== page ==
Getting your garden ready for winter
There are a lot of things to do yet before that first
frost. The following are tips to keep your plants and
lawns healthy for the winter. Here are some recom-
mended by Deb Brown, University Extension Horti-
Fertilize the lawn. Use a standard high nitrogen
lawn food to help your lawn develop strong roots
and runners. Grass that is fertilized in the fall will
come back thicker and greener next spring. You may
choose to follow up with a second application of fer-
tilizing mid to late October. Though top growth will
have slowed or stopped because of cooler tempera-
tures, the underground portions remain active several
Core aerate compact soils. If your soil is heavy and
clay-like, or it has become compacted over the years
from kids or dogs romping on it, make a habit of core
aerating every year or two. Rent a machine that takes
plugs out of the soil and throws them onto the lawn’s
surface. They will crumble and top dress the soil
stressed for moisture will increase the likelihood
these plants will suffer winter burn or browning.
My Fall To Do List:
When planting bulbs, write with a permanent
Sharpie pen on a popsicle stick so you know where
you planted bulbs and what colors. You can also pur-
chase white plastic markers from garden centers. Or
recycle those that come with your annuals for the
summer. Write on the opposite side or cover with
duct tape and write on that.
When bringing some plants in that you want to
winter over, remember this will be a different climate
than they are used to. Try to keep near a bright sunny
window and water more sparingly. They will lose
leaves, but should gain them back later in the spring
when you water and fertilize. Do not over water; wait
until the soil is completely dry before rewatering.
Make sure the plants are free from insects by spray-
ing with a hose before you bring in.
Empty your terra cotta pots or you will be surprised
next spring when they are all cracked. You could also
store the pots in your basement or a shed where it
does not get as cold.
Don’t forget to dig up your glad bulbs, cannas,
dahlias, calla lily or others that do not winter over.
I found if you put a strip of bright fabric such as red
or pink on a stake you will see it when you are fall
cleaning your beds.
Another way to remind you of chores is to mark it
on the calendar. Gardening chores can all be posted
on the week you should get done.
Take pictures of your beds if you particularly liked
the way they looked this year. Then you can refer to
them when you plant annuals and seeds for next year.
With these tips you will find that fall gardening can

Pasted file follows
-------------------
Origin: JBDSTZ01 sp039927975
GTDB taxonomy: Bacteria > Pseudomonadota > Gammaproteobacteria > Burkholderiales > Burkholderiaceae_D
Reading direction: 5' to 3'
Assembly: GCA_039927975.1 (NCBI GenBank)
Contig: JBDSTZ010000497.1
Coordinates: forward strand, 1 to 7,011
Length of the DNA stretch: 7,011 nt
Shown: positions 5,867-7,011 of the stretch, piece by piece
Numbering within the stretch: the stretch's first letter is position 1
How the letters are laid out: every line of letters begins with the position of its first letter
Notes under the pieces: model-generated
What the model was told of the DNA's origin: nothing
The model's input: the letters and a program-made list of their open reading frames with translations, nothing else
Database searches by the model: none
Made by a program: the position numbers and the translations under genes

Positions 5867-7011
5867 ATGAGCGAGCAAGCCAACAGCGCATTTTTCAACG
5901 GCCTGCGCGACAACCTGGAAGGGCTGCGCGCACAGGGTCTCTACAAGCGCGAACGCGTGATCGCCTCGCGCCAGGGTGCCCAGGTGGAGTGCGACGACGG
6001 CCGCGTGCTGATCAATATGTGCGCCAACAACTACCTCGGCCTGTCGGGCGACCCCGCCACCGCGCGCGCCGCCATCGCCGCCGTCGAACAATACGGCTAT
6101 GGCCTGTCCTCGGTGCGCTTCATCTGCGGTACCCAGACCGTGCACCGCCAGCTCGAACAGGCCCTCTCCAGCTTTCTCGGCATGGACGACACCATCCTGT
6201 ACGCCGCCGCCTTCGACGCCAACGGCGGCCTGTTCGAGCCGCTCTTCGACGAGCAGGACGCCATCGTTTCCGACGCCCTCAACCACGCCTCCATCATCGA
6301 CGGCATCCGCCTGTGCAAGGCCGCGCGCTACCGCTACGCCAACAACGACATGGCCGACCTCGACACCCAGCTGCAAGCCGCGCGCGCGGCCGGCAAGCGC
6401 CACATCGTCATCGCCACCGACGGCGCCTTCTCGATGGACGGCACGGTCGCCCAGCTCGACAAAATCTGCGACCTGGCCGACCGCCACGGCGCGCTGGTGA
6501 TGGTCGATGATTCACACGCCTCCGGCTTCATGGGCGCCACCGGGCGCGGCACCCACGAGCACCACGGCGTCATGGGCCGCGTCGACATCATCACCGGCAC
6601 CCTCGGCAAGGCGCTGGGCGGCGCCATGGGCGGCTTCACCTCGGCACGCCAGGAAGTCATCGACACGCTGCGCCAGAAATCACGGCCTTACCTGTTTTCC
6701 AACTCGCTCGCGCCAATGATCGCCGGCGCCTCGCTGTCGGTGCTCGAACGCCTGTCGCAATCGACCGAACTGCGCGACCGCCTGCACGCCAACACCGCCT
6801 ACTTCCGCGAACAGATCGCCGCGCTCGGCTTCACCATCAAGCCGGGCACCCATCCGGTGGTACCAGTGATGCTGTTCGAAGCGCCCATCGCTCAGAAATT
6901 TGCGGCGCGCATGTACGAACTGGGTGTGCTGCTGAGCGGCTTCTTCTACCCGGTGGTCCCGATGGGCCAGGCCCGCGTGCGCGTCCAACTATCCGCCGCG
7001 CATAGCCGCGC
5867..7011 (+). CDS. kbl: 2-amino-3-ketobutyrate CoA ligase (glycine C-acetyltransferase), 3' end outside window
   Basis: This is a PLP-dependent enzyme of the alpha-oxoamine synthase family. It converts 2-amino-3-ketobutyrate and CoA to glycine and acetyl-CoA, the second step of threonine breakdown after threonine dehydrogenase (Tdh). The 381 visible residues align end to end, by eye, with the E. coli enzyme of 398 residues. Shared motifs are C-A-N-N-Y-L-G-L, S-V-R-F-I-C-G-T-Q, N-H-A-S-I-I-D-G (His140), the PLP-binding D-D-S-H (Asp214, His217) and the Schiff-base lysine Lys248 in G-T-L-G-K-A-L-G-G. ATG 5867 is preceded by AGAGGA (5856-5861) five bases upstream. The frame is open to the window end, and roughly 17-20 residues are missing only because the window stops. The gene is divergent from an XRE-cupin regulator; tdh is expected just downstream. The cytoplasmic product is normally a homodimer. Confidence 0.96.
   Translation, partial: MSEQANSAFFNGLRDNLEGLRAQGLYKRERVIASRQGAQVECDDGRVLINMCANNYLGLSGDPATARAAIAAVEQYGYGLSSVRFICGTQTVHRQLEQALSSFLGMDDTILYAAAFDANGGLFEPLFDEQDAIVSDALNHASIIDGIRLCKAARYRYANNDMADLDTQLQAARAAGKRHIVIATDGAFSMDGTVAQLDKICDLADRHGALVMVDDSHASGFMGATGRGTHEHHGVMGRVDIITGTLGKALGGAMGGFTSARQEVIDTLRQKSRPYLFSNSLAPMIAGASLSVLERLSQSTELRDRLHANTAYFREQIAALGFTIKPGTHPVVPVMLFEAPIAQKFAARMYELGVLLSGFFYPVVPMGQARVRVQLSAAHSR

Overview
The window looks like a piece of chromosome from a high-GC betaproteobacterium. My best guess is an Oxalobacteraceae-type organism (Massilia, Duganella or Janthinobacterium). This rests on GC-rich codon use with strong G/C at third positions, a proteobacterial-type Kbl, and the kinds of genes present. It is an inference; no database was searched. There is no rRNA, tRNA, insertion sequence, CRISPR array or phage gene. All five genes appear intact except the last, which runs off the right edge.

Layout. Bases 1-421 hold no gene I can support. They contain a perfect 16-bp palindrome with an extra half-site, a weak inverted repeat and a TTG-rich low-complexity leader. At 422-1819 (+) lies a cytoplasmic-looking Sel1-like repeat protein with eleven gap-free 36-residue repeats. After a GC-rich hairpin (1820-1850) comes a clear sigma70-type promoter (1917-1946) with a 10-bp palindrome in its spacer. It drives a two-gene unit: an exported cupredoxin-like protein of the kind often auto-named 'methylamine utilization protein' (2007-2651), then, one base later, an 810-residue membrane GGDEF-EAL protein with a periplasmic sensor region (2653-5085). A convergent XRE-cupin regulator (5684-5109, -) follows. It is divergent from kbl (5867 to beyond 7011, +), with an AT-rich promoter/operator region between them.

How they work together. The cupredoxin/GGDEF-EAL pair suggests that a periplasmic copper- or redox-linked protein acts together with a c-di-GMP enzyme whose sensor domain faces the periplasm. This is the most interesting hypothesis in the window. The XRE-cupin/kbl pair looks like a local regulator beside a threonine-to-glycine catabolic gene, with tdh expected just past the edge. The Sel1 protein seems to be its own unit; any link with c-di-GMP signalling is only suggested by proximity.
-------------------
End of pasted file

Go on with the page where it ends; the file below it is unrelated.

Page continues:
really be a fun time of the year. As we near
the colder indoor months you will appreci-
ate the extra effort you took to do all of these
things next spring.
This is the time of year when the home
fills up with baking goodness. These recipes
will be sure to make your home smell of the
Caramelized Onion Flatbread
1 large sweet onion, sliced
3 tablespoons olive oil, divided
1 pound of pizza dough or favorite flat-
bread dough (or purchase from your local pizza place
or purchase Naan or flatbread at your local store)
1-1/4 teaspoons kosher salt
2 teaspoons chopped fresh rosemary
1⁄2 cup sautéed mushrooms and a couple dashes of
Balsamic vinegar – try fig it has a sweet flavor
Preheat oven to 425 degrees. Saute onion in hot
oil over a medium heat for about 15 minutes or until
golden brown. Saute mushrooms in some more oil
and cook until soft, sprinkle with some garlic powder
as cooking. Set aside
Press dough into a 15x10-inch jelly roll pay, press-
ing to about 1⁄4-inch thickness. Press handle of a
wooden spoon to make indentions at 1-inch intervals;
drizzle with remaining 2 tablespoons oil, sprinkle
with salt, rosemary, mushrooms.
Bake at 425 on lowest oven rack for 20 minutes or
until lightly browned.
Take out of oven and drizzle with Balsamic vin-
egar. Cut into slices and enjoy.
Corncopia Stuffed Squash
These acorn squash are overflowing with barley,
spinach, sunflower seeds, shitake mushrooms, dried
cranberries and smoked gouda for a wonderful side
2 tablespoons canola oil, divided
2 medium acorn squash, about 3 pounds
More GARDEN on Pg 13
with microorganisms to help break down thatch. The
holes will also allow moisture, fertilizer and oxygen
to penetrate into the root zone, resulting in healthier
Renew mulch around young trees and shrubs.
Shredded bark, woodchips, and other organic mulch-
es break down where they contact soil. They settle
over time. Check to see that mulching materials
are about three inches deep over the root ball area
of young trees and shrubs. This much
will protect them from extreme cold as
well as early spring thaws. Be sure to
leave a small space between the mulch • Cooking Classes for all ages and Groups
and your plants trunks or stems to avoid • Special order cookies, cakes, desserts
(for intimate group settings)
• Special Occasions
Water evergreen trees and shrubs • Fresh Garden Produce - in season
regularly. Evergreens keep their leaves • Menu Planning
Pot Cooking Classes - tips & tricks
or needles throughout the winter. This • • Instant
Special order jams, jellies, herbal spice mixes,
means they are more vulnerable to dry-
salad dressings & more!
ing from winter sun and strong winds.
Chris Schlueter 320-587-4974 or email me [email protected]
Allowing them to go in cold weather
Visit me on facebook and on cjinspirations.wordpress.com
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Connections October 2018